Do you often engage in repetitive dives and on minimal surface intervals at that? If you do, the use of dive or decompression tables to determine safety stops and no decompression limits (NDL) can be quite restrictive to your scuba diving agenda in terms of bottom times and against any eventuality that could get you off-track a presumed square dive.
Dive tables can only provide a static picture of decompression limits that has been configured for a particular dive profile, dive time and depth. Square dives also operate with the assumption that the diver descends to the predetermined bottom immediately and lingers at that depth for a set period of time before ascending to the surface. In fact, different dive tables are utilized to match certain dive profiles where some configurations take into account the level of diver training and the physical stamina of the scuba diver.
The functional limitations of decompression tables now find resolve in the use of a dive computer that has become a popular scuba equipment or gadget nowadays; not only among professional divers but also with the hobbyists of recreational scuba diving. While theoretical times are still calculated, dive computers are programmed to continuously monitor dive time and depth. Thus, allowing the scuba equipment to make ongoing calculations on the uptake of inert gases in the body and determine a safe ascent rate based on actual time and depth reached for the dive. The actual re-computations (of no stop times) performed by the dive computer can help extend bottom times while using the same volume of gas taken up in the NDL computations of a square dive.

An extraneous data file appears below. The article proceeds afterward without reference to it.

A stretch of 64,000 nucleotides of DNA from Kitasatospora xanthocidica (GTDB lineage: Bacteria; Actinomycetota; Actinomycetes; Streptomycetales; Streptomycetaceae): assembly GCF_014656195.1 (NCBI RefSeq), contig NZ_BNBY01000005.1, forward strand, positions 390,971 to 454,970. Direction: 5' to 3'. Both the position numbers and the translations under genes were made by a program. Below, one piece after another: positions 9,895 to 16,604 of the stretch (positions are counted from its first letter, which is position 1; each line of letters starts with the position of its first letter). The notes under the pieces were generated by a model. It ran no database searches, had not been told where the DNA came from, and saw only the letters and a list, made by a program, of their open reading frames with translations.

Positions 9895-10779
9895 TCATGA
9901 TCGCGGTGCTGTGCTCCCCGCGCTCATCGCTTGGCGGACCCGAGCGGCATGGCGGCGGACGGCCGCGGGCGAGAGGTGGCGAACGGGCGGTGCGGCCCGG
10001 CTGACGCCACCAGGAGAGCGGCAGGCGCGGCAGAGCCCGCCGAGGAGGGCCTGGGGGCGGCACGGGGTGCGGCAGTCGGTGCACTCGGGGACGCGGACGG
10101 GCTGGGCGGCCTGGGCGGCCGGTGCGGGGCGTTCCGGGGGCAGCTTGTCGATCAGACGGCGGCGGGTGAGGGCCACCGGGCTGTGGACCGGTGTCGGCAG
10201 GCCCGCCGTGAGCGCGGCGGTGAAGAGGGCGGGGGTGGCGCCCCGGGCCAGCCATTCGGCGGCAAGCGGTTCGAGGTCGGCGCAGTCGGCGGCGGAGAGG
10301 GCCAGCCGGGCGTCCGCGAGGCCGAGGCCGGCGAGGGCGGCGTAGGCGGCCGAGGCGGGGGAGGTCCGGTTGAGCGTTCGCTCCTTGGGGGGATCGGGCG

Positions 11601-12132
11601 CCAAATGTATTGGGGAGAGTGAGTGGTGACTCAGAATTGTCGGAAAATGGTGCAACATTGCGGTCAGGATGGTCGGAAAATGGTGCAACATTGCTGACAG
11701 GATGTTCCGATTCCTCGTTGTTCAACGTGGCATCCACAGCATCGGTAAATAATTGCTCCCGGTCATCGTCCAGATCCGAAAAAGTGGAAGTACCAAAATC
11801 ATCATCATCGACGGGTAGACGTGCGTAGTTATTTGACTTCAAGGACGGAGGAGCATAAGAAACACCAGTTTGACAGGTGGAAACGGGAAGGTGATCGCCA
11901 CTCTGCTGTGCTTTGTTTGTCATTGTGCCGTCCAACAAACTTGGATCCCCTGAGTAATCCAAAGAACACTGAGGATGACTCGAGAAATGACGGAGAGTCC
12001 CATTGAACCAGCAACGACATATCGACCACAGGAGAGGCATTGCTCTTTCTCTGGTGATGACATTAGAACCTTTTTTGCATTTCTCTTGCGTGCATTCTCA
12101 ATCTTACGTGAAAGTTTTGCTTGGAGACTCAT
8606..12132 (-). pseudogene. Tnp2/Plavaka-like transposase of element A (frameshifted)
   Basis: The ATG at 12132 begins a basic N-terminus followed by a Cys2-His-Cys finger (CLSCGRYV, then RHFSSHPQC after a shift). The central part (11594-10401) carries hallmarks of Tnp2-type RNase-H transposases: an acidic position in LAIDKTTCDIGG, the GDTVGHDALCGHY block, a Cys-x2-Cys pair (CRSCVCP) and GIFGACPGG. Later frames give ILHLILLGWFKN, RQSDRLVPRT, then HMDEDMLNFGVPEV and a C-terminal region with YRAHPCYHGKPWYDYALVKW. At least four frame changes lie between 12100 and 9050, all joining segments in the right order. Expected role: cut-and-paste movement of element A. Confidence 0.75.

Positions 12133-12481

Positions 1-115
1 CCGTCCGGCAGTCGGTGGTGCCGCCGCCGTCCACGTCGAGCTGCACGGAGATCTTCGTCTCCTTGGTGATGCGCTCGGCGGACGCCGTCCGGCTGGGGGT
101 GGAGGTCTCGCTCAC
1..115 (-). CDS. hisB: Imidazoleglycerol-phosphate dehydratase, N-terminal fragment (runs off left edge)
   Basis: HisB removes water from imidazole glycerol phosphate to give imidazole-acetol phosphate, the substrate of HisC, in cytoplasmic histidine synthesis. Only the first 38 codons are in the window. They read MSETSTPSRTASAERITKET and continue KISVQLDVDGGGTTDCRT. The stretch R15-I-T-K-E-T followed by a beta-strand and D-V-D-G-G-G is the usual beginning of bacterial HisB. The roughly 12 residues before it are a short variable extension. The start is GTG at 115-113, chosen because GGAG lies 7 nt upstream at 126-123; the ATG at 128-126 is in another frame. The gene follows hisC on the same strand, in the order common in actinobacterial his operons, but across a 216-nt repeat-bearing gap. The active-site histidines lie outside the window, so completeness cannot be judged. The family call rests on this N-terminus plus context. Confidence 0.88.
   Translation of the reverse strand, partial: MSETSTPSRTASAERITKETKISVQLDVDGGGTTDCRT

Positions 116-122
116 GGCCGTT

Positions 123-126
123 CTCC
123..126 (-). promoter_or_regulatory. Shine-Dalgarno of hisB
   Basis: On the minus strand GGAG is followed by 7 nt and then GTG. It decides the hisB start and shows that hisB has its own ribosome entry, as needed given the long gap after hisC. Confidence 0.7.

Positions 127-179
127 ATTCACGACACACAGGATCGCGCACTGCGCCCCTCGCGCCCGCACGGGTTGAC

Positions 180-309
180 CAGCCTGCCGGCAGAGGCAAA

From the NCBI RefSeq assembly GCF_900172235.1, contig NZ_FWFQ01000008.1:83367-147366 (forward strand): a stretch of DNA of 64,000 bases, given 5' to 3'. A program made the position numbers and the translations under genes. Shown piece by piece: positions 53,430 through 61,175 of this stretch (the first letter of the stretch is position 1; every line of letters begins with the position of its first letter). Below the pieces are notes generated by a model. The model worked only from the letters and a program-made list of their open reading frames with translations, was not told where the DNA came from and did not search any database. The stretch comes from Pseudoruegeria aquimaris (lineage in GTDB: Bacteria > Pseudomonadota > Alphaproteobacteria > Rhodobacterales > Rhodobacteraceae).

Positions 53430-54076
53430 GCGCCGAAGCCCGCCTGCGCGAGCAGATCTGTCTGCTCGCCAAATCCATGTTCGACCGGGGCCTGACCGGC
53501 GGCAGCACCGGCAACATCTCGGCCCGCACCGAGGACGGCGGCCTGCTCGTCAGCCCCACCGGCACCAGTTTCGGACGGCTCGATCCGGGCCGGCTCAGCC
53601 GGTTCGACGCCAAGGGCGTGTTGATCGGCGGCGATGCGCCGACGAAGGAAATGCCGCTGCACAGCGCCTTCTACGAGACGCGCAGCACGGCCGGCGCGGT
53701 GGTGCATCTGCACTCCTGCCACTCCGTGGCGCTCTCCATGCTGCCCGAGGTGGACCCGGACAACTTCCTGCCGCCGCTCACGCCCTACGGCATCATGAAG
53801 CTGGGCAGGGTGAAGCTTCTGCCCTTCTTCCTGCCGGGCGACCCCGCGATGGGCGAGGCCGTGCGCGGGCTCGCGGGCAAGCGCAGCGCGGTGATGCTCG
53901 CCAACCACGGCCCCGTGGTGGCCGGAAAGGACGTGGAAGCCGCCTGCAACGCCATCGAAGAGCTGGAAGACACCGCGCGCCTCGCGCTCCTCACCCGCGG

Dive computers will prove to be very useful in the uptake of decompression parameters for repetitive dives. This is based on the fact that the device operates via a model determined to theoretically track nitrogen levels in all tissues of the body; thus, reckoning less conservative NDL readings. The model used for decompression tables, on the other hand, reckon NDL from a single bodily tissue purported to discharge Nitrogen at the slowest off gas rate, to restrict repetitive dives particularly below recreational depths.
But that’s not all dive computers are programmed to compute and display on its panels. There is also a convenience factor that contributes to the popularity of this scuba equipment [http://www.scubasuppliers.com]. For one, the dive computer is the convergence of various scuba equipment that has been used to separately convey vital information to the diver, such as the pressure gauge and watch. Now you won’t have to bear the drag of those scuba equipment during your dive since the display of pertinent information have been integrated with the functions of the dive computer. Moreover, the dive computer can provide you with actual data on water temperature and diving cylinder pressure that will only serve to extend your safety margin as you descend to your decompression limits or pursue repetitive dives within the day.